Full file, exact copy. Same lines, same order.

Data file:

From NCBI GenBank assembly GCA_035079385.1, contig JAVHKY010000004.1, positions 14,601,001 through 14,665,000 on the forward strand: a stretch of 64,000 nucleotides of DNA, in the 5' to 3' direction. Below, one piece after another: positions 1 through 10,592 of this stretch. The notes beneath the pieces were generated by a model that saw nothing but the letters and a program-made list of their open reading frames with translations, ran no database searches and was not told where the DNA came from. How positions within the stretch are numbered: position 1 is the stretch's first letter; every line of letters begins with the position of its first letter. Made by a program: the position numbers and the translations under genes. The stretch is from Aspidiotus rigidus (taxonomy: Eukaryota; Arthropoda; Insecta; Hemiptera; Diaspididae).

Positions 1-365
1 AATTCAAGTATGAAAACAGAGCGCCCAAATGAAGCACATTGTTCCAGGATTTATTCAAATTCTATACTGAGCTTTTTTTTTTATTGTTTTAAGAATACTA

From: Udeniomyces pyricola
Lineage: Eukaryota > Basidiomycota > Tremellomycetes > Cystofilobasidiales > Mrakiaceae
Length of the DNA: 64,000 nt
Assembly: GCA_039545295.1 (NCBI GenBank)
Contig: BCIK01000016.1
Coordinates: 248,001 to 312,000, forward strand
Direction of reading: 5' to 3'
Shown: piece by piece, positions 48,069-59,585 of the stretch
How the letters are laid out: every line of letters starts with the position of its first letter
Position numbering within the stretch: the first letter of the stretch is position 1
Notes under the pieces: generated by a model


From NCBI GenBank assembly GCA_035079385.1, contig JAVHKY010000004.1, positions 14,601,001 through 14,665,000 on the forward strand: a stretch of 64,000 nucleotides of DNA, in the 5' to 3' direction. Below, one piece after another: positions 1 through 10,592 of this stretch. The notes beneath the pieces were generated by a model that saw nothing but the letters and a program-made list of their open reading frames with translations, ran no database searches and was not told where the DNA came from. How positions within the stretch are numbered: position 1 is the stretch's first letter; every line of letters begins with the position of its first letter. Made by a program: the position numbers and the translations under genes. The stretch is from Aspidiotus rigidus (taxonomy: Eukaryota; Arthropoda; Insecta; Hemiptera; Diaspididae).

Positions 1-365
1 AATTCAAGTATGAAAACAGAGCGCCCAAATGAAGCACATTGTTCCAGGATTTATTCAAATTCTATACTGAGCTTTTTTTTTTATTGTTTTAAGAATACTA

From: Udeniomyces pyricola
Lineage: Eukaryota > Basidiomycota > Tremellomycetes > Cystofilobasidiales > Mrakiaceae
Length of the DNA: 64,000 nt
Assembly: GCA_039545295.1 (NCBI GenBank)
Contig: BCIK01000016.1
Coordinates: 248,001 to 312,000, forward strand
Direction of reading: 5' to 3'
Shown: piece by piece, positions 48,069-59,585 of the stretch
How the letters are laid out: every line of letters starts with the position of its first letter
Position numbering within the stretch: the first letter of the stretch is position 1
Notes under the pieces: generated by a model